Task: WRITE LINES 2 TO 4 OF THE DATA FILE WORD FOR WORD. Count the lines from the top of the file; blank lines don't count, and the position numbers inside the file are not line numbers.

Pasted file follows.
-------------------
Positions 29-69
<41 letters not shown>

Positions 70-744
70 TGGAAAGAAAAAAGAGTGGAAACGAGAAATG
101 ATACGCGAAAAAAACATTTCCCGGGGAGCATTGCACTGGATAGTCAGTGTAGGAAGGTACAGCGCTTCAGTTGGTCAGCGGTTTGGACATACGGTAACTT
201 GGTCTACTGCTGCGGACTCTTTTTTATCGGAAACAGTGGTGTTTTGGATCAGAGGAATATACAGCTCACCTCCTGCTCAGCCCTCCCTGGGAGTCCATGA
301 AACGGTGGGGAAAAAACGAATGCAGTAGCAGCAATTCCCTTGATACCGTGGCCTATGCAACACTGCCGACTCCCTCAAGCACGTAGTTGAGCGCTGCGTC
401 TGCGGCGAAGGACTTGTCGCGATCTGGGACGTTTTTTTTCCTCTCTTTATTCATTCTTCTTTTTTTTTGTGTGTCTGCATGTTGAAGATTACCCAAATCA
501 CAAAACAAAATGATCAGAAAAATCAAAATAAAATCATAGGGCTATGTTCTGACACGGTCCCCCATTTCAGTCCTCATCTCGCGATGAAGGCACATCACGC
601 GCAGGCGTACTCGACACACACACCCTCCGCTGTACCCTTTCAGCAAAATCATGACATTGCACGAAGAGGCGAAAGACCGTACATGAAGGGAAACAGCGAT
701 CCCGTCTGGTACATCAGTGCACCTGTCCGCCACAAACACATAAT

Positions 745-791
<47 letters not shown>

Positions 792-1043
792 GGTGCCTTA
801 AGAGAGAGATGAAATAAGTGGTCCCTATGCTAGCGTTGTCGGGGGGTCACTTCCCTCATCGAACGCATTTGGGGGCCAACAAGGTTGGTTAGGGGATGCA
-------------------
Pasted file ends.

<41 letters not shown>

Positions 70-744
70 TGGAAAGAAAAAAGAGTGGAAACGAGAAATG